Sermon for July 31st

First Reading       Ecclesiastes 1:2, 12-14; 2:18-23

Second Reading Colossians 3:1-11

Gospel Reading Luke 12:13-21

Sermon: “What’s it all about?”

In Douglas Adams’ science fiction farce titled “The Hitch-Hikers Guide to the Galaxy” an advanced galaxy spanning civilization designs a vast computer named “Deep Thought” to answer a pressing question that they have never been able to figure out: “what is the meaning of Life, the Universe and Everything.” after cogitating for hundreds of years ….. it came up with the answer: 42! Now don’t you feel better knowing that? Well, the characters in the story certainly didn’t either. So they constructed a vastly more complicated system to better define the ultimate question that would lead to such an answer. In due course of the story, we eventually find that the vast complicated system turns out to be the earth! Our whole world, constructed as a search for meaning… now Douglas Adams was no theologian, but that little gem tucked slyly away in a pile of ridiculousness definitely speaks to the human condition.

Indeed, aside from farcical fiction stories, we do seem to spend an inordinate amount of time trying to figure out what it all means and what our place might be in this vast cosmos. The author of Ecclesiastes is just such a person. We are not really sure who wrote it, since they refer to themselves only as “The Teacher”, but the text seems to imply in places that it was Solomon, Son of David or perhaps someone close to him. It fits well with what we know of him. In his great wealth and power, Solomon fell away from God and lived a partially pagan life as recorded in 1 Kings 11. This appears to have been written late in his life, by a sadder, but more humble Solomon and this broad exploration of the wide variety of pursuits in life will teach us much if we are willing to listen.

Ecclesiastes is a powerful antidote to our modern times where we are told that we must be wealthy, powerful, smell great, look great, keep a house that would make Martha Stewart proud, have all the latest electronic gadgets… you get the idea. Solomon is here to tell us – been there, done that… and found it empty and worthless – chasing after the wind! The teacher says that they have tried life from about every angle. After reading it for a while, a Christian will want to shout back at the text “you tried them all but one! We will circle back to that one, under explored alternative in a bit, but I would like to offer you a tour of the routes he did explore thoroughly first. You will find the list familiar because they are still the ways that people insist on trying out and still find ultimately just as vain and pointless as did the teacher so long ago.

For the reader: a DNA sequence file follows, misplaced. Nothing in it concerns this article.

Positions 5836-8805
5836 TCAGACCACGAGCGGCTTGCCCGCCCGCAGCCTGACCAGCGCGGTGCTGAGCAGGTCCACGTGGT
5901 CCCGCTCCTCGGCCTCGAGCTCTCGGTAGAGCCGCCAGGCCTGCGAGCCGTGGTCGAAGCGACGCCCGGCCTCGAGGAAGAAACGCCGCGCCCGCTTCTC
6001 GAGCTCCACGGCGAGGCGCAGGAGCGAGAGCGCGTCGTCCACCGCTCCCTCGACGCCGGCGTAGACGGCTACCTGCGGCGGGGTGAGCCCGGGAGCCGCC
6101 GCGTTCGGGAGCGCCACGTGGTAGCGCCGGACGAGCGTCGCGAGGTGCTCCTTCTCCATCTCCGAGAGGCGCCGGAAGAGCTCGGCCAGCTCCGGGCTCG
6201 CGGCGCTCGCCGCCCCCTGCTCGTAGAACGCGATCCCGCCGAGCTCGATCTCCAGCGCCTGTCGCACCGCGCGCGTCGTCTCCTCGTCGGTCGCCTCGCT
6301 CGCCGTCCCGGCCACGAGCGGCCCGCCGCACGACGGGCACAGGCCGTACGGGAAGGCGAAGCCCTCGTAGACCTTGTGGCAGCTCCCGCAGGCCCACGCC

So what did he try? Well first…The teacher tries seeking meaning in earthly wisdom and science. After all Solomon did ask God for wisdom to rule well as he began his reign. He tells us that he pursued wisdom of all sorts (scripture recalls him having demonstrated a pretty good working knowledge of the natural world, he added to that knowledge philosophy, Politics, and all nature of other topics. Still, he found that “under the sun”, that is from a worldly viewpoint, apart from God, knowledge for its own sake is tiresome, empty and depressing. Note that he does not condemn knowledge, he just found that it was insufficient to complete him, it left him feeling empty. So he kept on Looking.

Next he tries seeking meaning in pleasures of all sorts, sensual, sexual, hedonism to the nth extravagant degree.

Here is something that a lot of folks have tried (if they can afford it) and are still trying today – the pursuit of pleasure as a way to happiness. Solomon did it up better than any of us can hope to achieve. The best of Wives, Concubines, Wine, Food, Gardens, Parks, Farms, Orchards, Servants, Jewelry, Music. Although it brought him temporary satisfaction, in the end, he found it empty as well.

Our Teacher, having failed to find meaning in the pursuit of pleasure returns to the comparison of wisdom vs folly. There is indeed a momentary, if shallow, joy in being just plain silly! But, he quickly concludes that wisdom is better, but again insufficient by itself – The fool and the wise man both end alike: dead, buried and forgotten.

Next comes the swing to our treasured work ethic. Surely, if we just apply ourselves and work very very hard, all will be well. These verses are for all the workaholics out there who confuse their jobs with their lives. I’ve got to confess to you folks that this is a road I can personally testify about, it cost me dearly in terms of health and consequences to my marriage. But no, this too fails the teacher’s test. Work is good, but in and of itself, it generates nothing eternal.